• “The Unity Indigenous Plant Garden-A Living Exhibition was created in partnership with the Musqueam, Skwxwu7mesh and Tsleil-Waututh Nations.” On this webpage, learn about the people who contributed to this garden and view photos of the space.
  • Temíxw Stories from the Land
    “The triptych painting, “Temíxw,” was created through an artist residency offered by the Squamish Nation Language, Art, and Culture Department with funding received from the First People’s Cultural Foundation in 2017. The artist, Chief Ian Campbell, followed traditional protocols by calling witnesses at an unveiling ceremony held at the Museum of Vancouver on December 13, 2019.
    “Temíxw” translates as “land, earth, dirt,” but this vibrant painting contains much more than local geography. A diversity of stories, important places, and traditional knowledge taught to Chief Ian Campbell by his Squamish and Musqueam family members, and other elders from his community, animate this map.
    On October 28, 2020, Chief Campbell selected several stories, which he deemed appropriate for sharing with museum visitors and local educators, to create an online program. We thank Chief Ian Campbell for his generosity.
    We would also like to remind museum visitors that while we have been invited to listen to these stories, they do not belong to us, and we are not meant to tell them ourselves.”
  • Acts of Resistance
    Acts of Resistance, showcases the artwork of seven indigenous artist activists from the Pacific Northwest, whose designs flew from the Iron Workers Memorial bridge on July 3, 2018 to protest the Trans Mountain Expansion Pipeline project. Swaysən, Will George, a Tsleil-Waututh grassroots leader not only designed one of the featured banners, but also rappelled from the Second Narrows bridge as part of the seven-person aerial blockade to prevent an oil tanker from leaving terminal. In this exhibition, Will George will share his firsthand experience as a member of the aerial blockade in a video created in collaboration with multi-media artist Ronnie Dean Harris, whose artwork also flew in the path of tanker traffic.”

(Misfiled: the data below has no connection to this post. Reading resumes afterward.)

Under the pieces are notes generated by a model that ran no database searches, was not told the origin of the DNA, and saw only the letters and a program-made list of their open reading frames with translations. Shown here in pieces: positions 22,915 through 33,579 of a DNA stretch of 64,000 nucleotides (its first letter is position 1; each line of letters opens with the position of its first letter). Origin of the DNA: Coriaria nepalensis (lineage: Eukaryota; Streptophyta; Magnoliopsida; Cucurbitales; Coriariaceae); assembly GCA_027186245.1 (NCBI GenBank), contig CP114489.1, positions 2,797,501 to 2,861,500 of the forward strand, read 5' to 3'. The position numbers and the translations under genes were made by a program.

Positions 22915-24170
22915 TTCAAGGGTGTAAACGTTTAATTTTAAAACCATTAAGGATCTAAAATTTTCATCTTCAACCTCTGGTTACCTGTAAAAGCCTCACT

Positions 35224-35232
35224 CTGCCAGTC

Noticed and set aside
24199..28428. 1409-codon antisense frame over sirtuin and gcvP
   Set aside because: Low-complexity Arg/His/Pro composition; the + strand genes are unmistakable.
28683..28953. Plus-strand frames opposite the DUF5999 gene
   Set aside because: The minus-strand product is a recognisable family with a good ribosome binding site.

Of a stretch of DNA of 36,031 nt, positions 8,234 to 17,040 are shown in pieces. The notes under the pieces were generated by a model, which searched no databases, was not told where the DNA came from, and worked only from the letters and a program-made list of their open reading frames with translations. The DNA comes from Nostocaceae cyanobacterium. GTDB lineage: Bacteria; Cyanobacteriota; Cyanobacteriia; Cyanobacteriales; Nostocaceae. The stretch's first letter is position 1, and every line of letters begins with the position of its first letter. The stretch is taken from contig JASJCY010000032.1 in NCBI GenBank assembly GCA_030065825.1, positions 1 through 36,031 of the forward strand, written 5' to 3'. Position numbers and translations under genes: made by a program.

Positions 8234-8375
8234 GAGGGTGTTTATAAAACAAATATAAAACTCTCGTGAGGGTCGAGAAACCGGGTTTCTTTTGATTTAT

This webpage includes video, virtual tours, audio clips, and photographs.

First Nations Education Steering Committee FNESC

FNESC is a First Nation led collective focused on advancing quality education for all First Nations learners. Their website describes the work they do and offers current information about available programs, updated government policies and education issues.

First People’s Map

The First Peoples’ Cultural Council has launched an interactive online map of British Columbia that represents Indigenous language, culture and places. Information of language regions, cultural landmarks, and heritage are provided in this living and growing resource. Find audio pronunciations of greetings, Indigenous stories, images, and videos of First Nations art.